Philosopher Onora O’Neill wins £430k Holberg Prize

Cambridge professor has helped policymakers wrestle with complex ethical challenges

March 14, 2017
Onora O'Neill, Baroness O'Neill of Bengarve

A "true citizen philosopher” has been awarded this year’s Holberg Prize, one of the most valuable given annually to an outstanding researcher in the arts and humanities.

Baroness Onora O’Neill, a cross-bench member of the House of Lords and emeritus professor of philosophy at the University of Cambridge, was named on 14 March as the 12th winner of the prize, which comes with a financial award of 4.5 million Norwegian krone (£430,000).

Her books such as Faces of Hunger (1986), The Bounds of Justice (2000) and Justice across Boundaries: Whose Obligations? (2016) have been widely acclaimed for their contribution to understanding of global justice and human rights.

Baroness O'Neill has also played a significant role in public policy issues, serving as chair of the Equality and Human Rights Commission (2012-16) and as a member of the Nuffield Council on Bioethics (1996-98), the Human Genetics Advisory Commission (1996-99) and, since 2016, the Banking Standards Board. She was principal of Newnham College, Cambridge between 1992 and 2006.

Baroness O'Neill came to wide public attention when she delivered the prestigious BBC Reith Lectures in 2002. Titled A Question of Trust, the series explored how methods for ensuring accountability often had the effect of eroding trust in public institutions. 

In awarding her the Holberg Prize, committee chair Pratap Bhanu Mehta described Baroness O’Neill as “a true citizen philosopher” whose work has “the extraordinary ability not just to engage with complex issues of global justice” but to illuminate “some of the most intimate questions of morality and public policy".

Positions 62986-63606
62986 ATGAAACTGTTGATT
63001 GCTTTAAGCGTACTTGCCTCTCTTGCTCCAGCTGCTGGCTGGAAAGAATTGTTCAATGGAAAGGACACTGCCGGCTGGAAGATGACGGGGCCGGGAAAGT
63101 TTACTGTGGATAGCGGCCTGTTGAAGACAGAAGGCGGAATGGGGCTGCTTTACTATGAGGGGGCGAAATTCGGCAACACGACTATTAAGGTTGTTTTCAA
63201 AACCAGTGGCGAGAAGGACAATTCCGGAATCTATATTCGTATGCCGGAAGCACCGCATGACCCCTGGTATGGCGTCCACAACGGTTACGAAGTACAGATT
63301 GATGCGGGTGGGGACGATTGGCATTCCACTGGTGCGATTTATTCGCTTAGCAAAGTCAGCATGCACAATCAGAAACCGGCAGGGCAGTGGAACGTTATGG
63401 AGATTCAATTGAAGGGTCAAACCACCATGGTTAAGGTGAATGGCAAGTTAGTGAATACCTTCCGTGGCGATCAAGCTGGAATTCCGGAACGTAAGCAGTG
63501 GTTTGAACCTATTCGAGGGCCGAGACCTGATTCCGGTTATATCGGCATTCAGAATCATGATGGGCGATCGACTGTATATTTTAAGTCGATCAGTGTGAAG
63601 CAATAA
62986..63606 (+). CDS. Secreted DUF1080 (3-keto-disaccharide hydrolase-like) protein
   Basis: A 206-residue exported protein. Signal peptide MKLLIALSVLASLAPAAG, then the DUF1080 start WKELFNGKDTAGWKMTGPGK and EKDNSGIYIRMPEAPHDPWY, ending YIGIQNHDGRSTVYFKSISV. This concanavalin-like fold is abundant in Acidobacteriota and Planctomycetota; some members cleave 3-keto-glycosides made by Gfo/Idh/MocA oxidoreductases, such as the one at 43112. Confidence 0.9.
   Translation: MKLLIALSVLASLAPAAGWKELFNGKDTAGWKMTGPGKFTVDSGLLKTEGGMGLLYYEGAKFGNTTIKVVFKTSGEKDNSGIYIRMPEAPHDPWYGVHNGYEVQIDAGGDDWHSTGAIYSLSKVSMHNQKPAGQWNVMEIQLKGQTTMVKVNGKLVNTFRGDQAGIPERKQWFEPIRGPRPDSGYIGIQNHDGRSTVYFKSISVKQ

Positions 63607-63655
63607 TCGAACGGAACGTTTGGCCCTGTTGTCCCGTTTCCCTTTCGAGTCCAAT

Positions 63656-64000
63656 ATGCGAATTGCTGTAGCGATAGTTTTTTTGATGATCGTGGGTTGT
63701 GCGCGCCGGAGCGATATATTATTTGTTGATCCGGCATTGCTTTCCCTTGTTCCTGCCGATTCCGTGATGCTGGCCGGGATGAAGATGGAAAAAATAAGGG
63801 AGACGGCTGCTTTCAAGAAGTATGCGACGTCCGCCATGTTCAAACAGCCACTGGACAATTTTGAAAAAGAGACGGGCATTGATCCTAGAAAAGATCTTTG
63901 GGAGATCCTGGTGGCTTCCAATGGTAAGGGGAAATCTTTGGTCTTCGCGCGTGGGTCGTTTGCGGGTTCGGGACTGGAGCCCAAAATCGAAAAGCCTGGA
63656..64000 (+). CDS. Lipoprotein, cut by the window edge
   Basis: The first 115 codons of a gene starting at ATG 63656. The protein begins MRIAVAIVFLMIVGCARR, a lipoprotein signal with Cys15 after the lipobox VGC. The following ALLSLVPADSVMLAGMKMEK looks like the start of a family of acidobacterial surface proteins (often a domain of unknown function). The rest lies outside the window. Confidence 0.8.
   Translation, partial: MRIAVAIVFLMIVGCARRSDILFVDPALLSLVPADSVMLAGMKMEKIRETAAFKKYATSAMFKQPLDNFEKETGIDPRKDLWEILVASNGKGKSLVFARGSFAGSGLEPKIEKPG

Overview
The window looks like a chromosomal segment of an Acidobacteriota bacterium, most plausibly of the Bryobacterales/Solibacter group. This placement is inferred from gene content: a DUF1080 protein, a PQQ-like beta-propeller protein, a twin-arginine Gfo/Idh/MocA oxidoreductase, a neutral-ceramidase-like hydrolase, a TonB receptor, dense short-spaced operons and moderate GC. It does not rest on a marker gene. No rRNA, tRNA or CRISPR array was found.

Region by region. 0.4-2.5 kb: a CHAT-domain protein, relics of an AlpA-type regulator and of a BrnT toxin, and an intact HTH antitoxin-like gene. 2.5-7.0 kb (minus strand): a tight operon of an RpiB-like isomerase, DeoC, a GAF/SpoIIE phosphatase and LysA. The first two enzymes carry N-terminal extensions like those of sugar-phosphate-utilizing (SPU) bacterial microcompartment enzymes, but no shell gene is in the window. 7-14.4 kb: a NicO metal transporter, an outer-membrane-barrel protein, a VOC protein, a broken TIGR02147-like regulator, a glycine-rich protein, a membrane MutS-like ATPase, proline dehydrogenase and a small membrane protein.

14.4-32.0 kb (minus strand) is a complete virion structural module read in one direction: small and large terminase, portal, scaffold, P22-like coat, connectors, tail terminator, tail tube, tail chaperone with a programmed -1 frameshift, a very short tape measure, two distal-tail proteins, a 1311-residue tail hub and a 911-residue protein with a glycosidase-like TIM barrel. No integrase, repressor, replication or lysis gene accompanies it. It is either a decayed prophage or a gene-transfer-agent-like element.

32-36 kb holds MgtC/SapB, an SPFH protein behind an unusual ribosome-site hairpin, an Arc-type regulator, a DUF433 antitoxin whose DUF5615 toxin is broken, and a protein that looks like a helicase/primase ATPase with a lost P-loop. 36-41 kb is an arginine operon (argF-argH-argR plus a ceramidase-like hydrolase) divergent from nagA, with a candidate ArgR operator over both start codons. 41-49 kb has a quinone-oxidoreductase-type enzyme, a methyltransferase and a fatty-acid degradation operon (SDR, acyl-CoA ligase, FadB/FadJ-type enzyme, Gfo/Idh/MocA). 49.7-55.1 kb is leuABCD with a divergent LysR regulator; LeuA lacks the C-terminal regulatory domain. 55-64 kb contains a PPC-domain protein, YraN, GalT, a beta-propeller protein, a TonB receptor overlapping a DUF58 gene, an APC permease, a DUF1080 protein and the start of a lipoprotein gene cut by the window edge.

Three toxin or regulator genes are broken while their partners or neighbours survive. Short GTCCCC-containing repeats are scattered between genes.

"Her work on bio-ethics in both theoretical and practical contexts contains some of the most penetrating discussions of autonomy, trust and informed consent," Professor Mehta said. "But it is her ability to blend questions of morality, with an account of psychological plausibility and institutional legitimacy that makes her a powerful guide to the most profound ethical questions of our time.”

Baroness O'Neill's views on accountability have also led her to speak out about recent developments in higher education. She has argued that “standard systems for assessing what is described as the quality of universities” tended to ignore “many matters of substantive educational and cultural significance”. She regretted, for example, that “there is no attempt to judge or record how well the students on any given course can interpret or criticise demanding texts, or how fluently they can write in varied and demanding registers, or how far they have developed their understanding of ethical, social or religious issues”.

The Holberg Prize was established by the Norwegian Parliament in 2003 to recognise scholars who have made an outstanding contribution to research in the arts and humanities, social science, law or theology. The formal ceremony will take place at the University of Bergen on 8 June.

matthew.reisz@tesglobal.com

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